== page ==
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Confidence Intervals Generally recommended that confidence intervals are reported –Better idea of the likely value in the population –Not significant ≠ no effect Appropriate confidence intervals: –BJCP: 3 (of 29) –BJHP: 4 (of 26)

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Inappropriate Confidence Intervals / Standard Errors Compare two groups –Appropriate standard error / confidence interval is of the difference, not of each group

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Independent groups study: Significant difference? Yes. t = 2.7, df = 18, p = 0.016, difference 2.7, 95% CIs = 0.60, 4.80

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Repeated measures study: Significant difference? Trick question. It’s the same graph, and I haven’t given you enough information t = 2.25, df = 9, p = 0.051 Difference = 2.7, 95% CIs -0.02, 2.25

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Effect Sizes

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More statistically significant = larger, more important effect? –No Effect sizes describe the size of the effect –r, d, 2, R 2 YesNo BJCP416 BJHP710

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Reliability Reporting

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Small, but important Reliability is not a property of a test –It is a property of a test, in a population, at a particular time Reliability should always be evaluated, and presented AllSomeNone BJCP5414 BJHP6311

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Stepwise Regression Almost never appropriate –Small differences in samples can lead to large differences in results 1 paper discusses differences between two stepwise regressions –Df are wrong (hence F, and p are also wrong) Use of stepwise regression: –BJCP: 1 –BJHP: 2 (one not described as stepwise)

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A Collection of Smaller Issues

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Distributional Assumptions Very few tests assume normal distribution of the variables –When sample sizes are at least moderate, normal distribution unimportant Kolmogorov-Smirnov test examines significant difference from normality –Not important difference from normality (Field?) 2 papers (BJCP) used the KS test –Non-parametric tests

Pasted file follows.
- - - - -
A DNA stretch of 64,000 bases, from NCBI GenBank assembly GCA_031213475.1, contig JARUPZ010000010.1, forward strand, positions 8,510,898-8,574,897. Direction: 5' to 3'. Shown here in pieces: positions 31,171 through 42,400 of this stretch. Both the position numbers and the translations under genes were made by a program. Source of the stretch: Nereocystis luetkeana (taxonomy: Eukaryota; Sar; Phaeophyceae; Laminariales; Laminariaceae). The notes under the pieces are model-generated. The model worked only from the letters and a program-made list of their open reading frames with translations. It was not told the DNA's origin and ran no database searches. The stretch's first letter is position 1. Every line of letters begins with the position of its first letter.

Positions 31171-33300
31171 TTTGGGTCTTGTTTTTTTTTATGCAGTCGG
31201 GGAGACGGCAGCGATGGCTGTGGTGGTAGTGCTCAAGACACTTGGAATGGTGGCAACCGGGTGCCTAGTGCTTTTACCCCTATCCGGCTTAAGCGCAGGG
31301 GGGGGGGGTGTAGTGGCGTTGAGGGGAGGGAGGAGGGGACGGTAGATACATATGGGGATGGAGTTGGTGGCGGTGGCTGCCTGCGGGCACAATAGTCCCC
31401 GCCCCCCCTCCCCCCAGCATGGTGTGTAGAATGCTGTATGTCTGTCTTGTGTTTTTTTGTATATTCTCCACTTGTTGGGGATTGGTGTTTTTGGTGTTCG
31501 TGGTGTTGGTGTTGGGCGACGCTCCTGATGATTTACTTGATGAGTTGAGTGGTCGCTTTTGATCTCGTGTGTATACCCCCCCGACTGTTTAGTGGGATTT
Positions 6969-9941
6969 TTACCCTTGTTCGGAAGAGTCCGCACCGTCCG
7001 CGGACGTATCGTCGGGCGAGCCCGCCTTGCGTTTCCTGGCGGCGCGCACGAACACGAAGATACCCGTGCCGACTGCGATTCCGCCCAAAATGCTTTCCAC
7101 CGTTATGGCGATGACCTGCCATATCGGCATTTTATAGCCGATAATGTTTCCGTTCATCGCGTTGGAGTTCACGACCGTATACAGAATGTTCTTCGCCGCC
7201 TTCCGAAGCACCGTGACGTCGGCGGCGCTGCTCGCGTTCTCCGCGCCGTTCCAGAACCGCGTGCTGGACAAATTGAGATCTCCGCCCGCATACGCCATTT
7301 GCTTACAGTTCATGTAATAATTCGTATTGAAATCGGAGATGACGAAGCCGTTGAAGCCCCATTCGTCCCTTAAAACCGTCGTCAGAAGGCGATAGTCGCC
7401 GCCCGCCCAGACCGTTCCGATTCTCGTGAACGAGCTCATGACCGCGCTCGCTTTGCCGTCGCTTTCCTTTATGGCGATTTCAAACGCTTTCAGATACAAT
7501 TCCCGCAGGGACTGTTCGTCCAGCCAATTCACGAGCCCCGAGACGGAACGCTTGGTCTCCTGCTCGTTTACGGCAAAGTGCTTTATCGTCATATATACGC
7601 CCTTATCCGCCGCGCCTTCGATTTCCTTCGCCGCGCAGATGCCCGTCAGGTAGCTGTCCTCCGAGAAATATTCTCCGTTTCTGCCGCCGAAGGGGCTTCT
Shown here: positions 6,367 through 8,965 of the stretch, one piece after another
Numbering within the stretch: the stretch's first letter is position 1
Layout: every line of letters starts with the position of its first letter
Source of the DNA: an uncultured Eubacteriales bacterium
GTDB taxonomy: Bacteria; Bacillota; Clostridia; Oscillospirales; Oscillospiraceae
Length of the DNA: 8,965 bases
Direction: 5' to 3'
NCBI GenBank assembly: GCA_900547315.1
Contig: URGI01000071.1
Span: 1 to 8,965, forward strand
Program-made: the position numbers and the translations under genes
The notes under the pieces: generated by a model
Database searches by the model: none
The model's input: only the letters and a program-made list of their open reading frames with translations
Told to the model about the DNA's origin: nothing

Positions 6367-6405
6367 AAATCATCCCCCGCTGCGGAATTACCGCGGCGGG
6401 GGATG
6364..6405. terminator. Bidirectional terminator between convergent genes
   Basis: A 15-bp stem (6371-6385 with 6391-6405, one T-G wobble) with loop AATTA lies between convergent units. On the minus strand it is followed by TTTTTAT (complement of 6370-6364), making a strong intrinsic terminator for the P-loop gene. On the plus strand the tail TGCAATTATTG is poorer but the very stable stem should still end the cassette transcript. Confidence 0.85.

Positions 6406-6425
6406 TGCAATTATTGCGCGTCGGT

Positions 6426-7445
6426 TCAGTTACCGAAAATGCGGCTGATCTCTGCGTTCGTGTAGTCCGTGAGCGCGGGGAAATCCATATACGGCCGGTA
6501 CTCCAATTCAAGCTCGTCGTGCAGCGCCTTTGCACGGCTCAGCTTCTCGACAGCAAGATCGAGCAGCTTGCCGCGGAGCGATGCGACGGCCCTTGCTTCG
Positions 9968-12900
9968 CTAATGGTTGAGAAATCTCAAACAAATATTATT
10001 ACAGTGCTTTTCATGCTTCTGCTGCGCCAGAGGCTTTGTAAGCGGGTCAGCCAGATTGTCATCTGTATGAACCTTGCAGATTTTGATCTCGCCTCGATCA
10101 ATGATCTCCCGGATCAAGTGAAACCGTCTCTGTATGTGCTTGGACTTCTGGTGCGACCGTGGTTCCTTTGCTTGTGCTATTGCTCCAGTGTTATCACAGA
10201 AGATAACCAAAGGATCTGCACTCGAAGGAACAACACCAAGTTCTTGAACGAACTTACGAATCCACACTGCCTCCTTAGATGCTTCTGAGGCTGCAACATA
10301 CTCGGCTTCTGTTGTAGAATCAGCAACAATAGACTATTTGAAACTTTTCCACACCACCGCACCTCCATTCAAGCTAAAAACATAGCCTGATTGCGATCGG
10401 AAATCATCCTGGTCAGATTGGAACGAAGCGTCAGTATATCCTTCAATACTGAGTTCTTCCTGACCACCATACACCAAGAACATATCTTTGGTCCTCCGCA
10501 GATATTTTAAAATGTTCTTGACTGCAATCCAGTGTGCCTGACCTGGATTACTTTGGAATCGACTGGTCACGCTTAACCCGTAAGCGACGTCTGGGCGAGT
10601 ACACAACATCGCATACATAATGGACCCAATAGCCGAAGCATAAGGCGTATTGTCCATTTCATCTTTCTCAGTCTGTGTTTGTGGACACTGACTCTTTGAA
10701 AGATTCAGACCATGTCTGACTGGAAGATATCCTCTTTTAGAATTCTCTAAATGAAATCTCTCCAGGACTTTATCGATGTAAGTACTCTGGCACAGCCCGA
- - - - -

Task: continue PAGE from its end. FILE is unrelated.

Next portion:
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Other Miscellany Mann-Whitney test described as comparing medians (it doesn’t necessarily) Principal components analysis described as exploratory factor analysis (it’s not) Expected values of chi-square test violated Arithmetical errors in chi-square test Correlation used as measure of agreement –We all know that it isn’t Inappropriate dichotomisation of continuous variables –Never necessary

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Hall of Shame

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Conclusions

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Summary Picture isn’t rosy Errors are not limited to psychology –Garcia-Berthou and Alcaraz (2004) found errors in Nature and the British Medical Journal There are a lot of areas for improvement

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Solutions? Short Term More statistical refereeing? –More guidelines for reviewers –More reviewers with expertise in statistics –BJCP and BJEP have statistical reviewers Rapid response? –Could be set up with the electronic journals –Work in other fields

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Solutions? Long Term Statistical / methodological training? –Undergraduate? Postgraduate? CPD? Work more closely with statisticians? –Common in other fields – MSc in Medical Statistics is possible, MSc in Psychological Statistics is not

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Final Thought Aaagggghhhhh! We just did a piece of qualitative research?